In the present study, we aimed to advance knowledge in several areas of inquiry. First, prior studies have focused on the role of implicit preferences in impulsive systems instead of automatic attention. The important role of attentional bias in eating behavior has been reported in the research literature. Specifically, REs were found to have an attentional bias (i.e., more attention) toward HC foods compared with LC foods and neutral stimuli, which was associated with more food intake (Hollitt et al., 2010; Meule et al., 2012b; Neimeijer et al., 2013; Kemps et al., 2014; Werthmann et al., 2014). However, there are two kinds of attentional mechanisms: bottom-up and top-down mechanisms. The former, which is involved in the automatic processing of the impulsive system, unconsciously prioritizes the information that is to be noticed (LaBerge, 2002; Knudsen, 2007), such as food cues, which can lead to excessive eating. Therefore, we aimed to explore the effects of automatic attention (impulsive systems) on eating behavior. Automatic attention has been assessed by tracking eye movements during the process of making food choices. During the decision-making process, numerous cognitive activities underlying food choices are not manifested before an eventual behavioral outcome. Therefore, tracking automatic attention by observing the number of initial direct gazes during the decision-making process should help us understand the causes of unhealthy dietary behavior.

Studies have also found that poor inhibitory control leads to excessive consumption of HC food (Guerrieri et al., 2009; Houben, 2011; Hall et al., 2014), which might be caused by the enhancement of the effect of impulsive systems on eating behavior through poor inhibitory control (Hofmann et al., 2009a; Nederkoorn et al., 2010; Kakoschke et al., 2015; Wang et al., 2015). Hence, we also examined the moderating effect of inhibitory control on impulsive systems. However, most studies on this topic have tested inhibitory control in general, but not inhibitory control related to food. Research findings indicate that excessive eating is related to poor inhibitory control that is food-specific, rather than G-IC (Batterink et al., 2010; Nederkoorn et al., 2012; Houben et al., 2014). Only Honkanen et al. (2012) measured food-specific self-control, but their data were collected using self-report measures. The present study, however, used the Stop Signal Task, which is a more implicit and reliable method of measuring G-IC and F-IC, in order to clarify which type of inhibitory control would have a moderating effect and which effect would be greater. Finally, studies have rarely investigated subgroups of REs, such as S-REs and US-REs. Previous studies have only found an association between US-REs and poor inhibitory control (Jansen et al., 2009; Kong et al., 2015) and a greater attentional bias toward HC foods (Zhang et al., 2016) compared to S-REs. The mechanisms underlying unsuccessful restrained eating remain unclear. Therefore, it was necessary for us to explore the cognitive processes of REs during decision making related to food choices, to gain a better understanding of the mechanisms underlying the success and failure of dietary restriction in order to promote healthful eating.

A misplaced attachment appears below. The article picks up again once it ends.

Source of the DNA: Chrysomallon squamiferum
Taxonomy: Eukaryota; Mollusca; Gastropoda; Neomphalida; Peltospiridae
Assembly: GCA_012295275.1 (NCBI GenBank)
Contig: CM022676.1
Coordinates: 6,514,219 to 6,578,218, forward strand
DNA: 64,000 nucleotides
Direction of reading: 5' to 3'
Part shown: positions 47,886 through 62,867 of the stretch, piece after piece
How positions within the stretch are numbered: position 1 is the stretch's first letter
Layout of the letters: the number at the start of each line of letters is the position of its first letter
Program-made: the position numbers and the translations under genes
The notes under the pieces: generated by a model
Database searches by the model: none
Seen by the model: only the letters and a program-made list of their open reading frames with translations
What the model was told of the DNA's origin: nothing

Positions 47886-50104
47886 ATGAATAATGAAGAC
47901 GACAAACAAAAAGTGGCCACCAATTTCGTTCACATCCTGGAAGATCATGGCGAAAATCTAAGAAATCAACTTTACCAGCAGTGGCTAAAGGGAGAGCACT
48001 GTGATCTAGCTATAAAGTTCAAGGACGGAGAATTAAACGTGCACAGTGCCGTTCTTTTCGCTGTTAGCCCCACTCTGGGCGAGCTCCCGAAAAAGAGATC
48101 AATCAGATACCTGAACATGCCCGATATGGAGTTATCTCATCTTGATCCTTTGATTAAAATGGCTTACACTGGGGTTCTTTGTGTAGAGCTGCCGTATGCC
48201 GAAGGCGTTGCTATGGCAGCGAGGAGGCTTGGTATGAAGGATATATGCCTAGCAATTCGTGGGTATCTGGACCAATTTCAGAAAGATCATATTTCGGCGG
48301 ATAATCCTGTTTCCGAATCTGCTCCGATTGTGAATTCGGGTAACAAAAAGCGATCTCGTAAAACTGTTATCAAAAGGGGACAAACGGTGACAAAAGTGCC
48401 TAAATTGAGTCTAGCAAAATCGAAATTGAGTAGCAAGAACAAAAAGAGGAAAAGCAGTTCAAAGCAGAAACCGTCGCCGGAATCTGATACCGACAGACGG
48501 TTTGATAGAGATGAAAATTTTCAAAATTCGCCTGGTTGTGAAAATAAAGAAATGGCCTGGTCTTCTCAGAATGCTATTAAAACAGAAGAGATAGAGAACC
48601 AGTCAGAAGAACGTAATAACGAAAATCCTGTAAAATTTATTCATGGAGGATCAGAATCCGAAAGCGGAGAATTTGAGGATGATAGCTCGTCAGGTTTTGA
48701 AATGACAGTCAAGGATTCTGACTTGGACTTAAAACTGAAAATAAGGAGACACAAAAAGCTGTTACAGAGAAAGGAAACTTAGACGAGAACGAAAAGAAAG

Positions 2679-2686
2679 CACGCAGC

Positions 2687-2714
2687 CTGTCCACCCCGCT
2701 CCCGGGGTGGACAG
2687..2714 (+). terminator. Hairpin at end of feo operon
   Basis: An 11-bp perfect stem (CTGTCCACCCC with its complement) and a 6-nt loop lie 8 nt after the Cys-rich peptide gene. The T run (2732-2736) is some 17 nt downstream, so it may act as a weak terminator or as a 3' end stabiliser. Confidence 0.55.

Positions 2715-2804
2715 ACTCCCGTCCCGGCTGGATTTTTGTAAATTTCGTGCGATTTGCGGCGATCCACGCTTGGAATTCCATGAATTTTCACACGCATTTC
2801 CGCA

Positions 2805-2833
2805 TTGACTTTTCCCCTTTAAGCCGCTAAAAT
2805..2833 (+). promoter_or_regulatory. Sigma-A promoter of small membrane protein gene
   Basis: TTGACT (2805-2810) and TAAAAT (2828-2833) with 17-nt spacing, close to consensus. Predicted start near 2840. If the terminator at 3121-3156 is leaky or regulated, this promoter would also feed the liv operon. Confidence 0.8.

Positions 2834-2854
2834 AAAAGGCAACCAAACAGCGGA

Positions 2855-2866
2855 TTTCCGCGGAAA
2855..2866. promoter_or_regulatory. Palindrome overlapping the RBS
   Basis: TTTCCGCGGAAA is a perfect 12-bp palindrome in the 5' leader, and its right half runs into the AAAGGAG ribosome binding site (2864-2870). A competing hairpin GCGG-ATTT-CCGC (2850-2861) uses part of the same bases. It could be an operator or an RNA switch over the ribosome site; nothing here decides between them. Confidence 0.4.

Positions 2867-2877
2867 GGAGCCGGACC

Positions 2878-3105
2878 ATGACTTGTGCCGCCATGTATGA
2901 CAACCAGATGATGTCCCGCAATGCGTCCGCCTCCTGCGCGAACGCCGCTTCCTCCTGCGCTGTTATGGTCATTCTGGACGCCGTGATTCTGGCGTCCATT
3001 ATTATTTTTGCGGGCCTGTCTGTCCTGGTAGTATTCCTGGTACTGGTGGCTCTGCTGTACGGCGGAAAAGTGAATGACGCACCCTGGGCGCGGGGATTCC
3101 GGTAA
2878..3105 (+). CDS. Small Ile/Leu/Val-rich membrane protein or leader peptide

The current study explored the effects of automatic attention (the impulsive system) on food choices, and examined the moderating effects of G-IC and F-IC among S-REs and US-REs. We aimed to answer the following question: Which type of inhibitory control moderates the relationship between impulsive systems and food choices? The results of the study were intended to clarify the reasons for successful and unsuccessful restrained eating. As reported in previous studies, S-REs have greater restraint, a tendency for lower consumption, and more effective self-management strategies, compared to US-REs (Fishbach et al., 2003; Van Strien and Ouwens, 2007; Keller and Hartmann, 2016). Hence, we hypothesized that S-REs would not be affected by automatic attention (the impulsive system), regardless of whether their G-IC or F-IC were higher or lower. Lower G-IC and F-IC among the US-REs were expected to increase their automatic attention (the impulsive system) to their food choices, and higher G-IC and F-IC were expected to have the opposite effect.

Materials and Methods

Participants

The participants were 64 female undergraduate students. The inclusion criterion for participation was a score higher than 3 on the Restrained Eating subscale of the Dutch Eating Behavior Questionnaire (DEBQ) (Van Strien and Ouwens, 2007; Kong et al., 2015). Participants with scores on the Perceived Self-Regulatory Success in Dieting Scale (PSRS) that were above average were classified as S-REs, and those with below-average scores were classified as US-REs (Fishbach et al., 2003; Meule et al., 2012a; van Koningsbruggen et al., 2013; Nguyen and Polivy, 2014). Additional criteria for inclusion in the study were weight within the normal range (BMI between 18.5 and 25 kg/m2) and right-handedness. Similar to a previous study, we excluded participants who followed a medically prescribed diet in the 6 months prior to the study and women with potential biases because of preferences for vegetarian foods (van der Laan et al., 2014). The experiment was approved by the Southwest University Human Ethics Committee and was conducted in accordance with the guidelines of the Declaration of Helsinki. Written informed consent was obtained from the participants prior to the study’s commencement.